Author(s): Fillinger U, Lindsay SW
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Abstract As malaria declines in many African countries there is a growing realization that new interventions need to be added to the front-line vector control tools of long-lasting impregnated nets (LLINs) and indoor residual spraying (IRS) that target adult mosquitoes indoors. Larval source management (LSM) provides the dual benefits of not only reducing numbers of house-entering mosquitoes, but, importantly, also those that bite outdoors. Large-scale LSM was a highly effective method of malaria control in the first half of the twentieth century, but was largely disbanded in favour of IRS with DDT. Today LSM continues to be used in large-scale mosquito abatement programmes in North America and Europe, but has only recently been tested in a few trials of malaria control in contemporary Africa. The results from these trials show that hand-application of larvicides can reduce transmission by 70-90\% in settings where mosquito larval habitats are defined but is largely ineffectual where habitats are so extensive that not all of them can be covered on foot, such as areas that experience substantial flooding. Importantly recent evidence shows that LSM can be an effective method of malaria control, especially when combined with LLINs. Nevertheless, there are a number of misconceptions or even myths that hamper the advocacy for LSM by leading international institutions and the uptake of LSM by Malaria Control Programmes. Many argue that LSM is not feasible in Africa due to the high number of small and temporary larval habitats for Anopheles gambiae that are difficult to find and treat promptly. Reference is often made to the Ross-Macdonald model to reinforce the view that larval control is ineffective. This paper challenges the notion that LSM cannot be successfully used for malaria control in African transmission settings by highlighting historical and recent successes, discussing its potential in an integrated vector management approach working towards malaria elimination and critically reviewing the most common arguments that are used against the adoption of LSM.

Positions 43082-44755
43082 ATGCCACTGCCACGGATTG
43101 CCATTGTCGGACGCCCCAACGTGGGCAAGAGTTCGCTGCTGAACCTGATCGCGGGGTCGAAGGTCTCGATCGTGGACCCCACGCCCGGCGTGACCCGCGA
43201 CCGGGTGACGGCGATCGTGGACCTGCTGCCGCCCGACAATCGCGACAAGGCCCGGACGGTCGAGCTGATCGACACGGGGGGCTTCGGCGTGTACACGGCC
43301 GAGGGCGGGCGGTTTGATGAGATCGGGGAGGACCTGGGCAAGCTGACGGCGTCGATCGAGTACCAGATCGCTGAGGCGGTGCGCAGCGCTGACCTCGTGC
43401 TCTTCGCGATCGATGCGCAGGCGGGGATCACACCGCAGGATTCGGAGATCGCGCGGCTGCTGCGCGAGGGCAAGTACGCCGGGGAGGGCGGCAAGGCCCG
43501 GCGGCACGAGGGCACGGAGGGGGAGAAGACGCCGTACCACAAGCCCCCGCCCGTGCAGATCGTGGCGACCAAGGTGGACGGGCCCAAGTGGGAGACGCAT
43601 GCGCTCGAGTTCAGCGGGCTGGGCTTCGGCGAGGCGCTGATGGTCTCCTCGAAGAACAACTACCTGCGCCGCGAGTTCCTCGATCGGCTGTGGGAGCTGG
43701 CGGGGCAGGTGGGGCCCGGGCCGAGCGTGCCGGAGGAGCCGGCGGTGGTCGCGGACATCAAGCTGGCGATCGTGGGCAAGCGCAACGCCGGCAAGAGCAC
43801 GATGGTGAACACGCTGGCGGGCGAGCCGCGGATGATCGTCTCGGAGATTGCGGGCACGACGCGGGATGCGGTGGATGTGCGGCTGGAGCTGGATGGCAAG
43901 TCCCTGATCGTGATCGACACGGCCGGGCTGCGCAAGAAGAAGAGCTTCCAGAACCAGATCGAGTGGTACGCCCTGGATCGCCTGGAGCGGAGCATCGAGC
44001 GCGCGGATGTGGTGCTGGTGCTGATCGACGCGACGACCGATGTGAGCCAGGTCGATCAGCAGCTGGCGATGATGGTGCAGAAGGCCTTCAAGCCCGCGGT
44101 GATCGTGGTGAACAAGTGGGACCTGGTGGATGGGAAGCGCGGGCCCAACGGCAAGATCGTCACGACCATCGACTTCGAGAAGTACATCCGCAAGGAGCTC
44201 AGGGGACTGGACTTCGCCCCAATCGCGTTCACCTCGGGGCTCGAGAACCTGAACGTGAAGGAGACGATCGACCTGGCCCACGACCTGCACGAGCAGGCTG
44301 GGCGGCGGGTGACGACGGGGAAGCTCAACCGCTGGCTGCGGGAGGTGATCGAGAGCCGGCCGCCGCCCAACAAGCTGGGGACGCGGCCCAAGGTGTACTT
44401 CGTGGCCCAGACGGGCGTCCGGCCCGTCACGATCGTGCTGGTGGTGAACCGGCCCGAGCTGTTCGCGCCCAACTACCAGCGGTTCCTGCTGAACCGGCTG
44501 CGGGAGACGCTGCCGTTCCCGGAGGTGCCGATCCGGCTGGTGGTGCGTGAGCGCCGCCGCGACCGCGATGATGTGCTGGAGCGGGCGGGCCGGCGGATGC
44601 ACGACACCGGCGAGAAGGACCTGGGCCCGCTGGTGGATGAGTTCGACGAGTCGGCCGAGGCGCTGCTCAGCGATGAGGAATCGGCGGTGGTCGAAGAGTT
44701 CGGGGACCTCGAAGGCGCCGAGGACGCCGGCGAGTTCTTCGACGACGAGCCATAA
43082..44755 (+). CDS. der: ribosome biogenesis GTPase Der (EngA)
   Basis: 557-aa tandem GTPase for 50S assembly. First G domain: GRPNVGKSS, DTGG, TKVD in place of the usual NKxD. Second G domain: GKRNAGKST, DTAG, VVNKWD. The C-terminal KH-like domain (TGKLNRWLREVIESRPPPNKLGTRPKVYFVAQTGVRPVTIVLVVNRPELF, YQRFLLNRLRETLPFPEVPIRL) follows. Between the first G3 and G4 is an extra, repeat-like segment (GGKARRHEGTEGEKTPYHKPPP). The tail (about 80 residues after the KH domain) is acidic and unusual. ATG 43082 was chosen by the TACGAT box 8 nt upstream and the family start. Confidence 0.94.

This article was published in Malar J
and referenced in Epidemiology: Open Access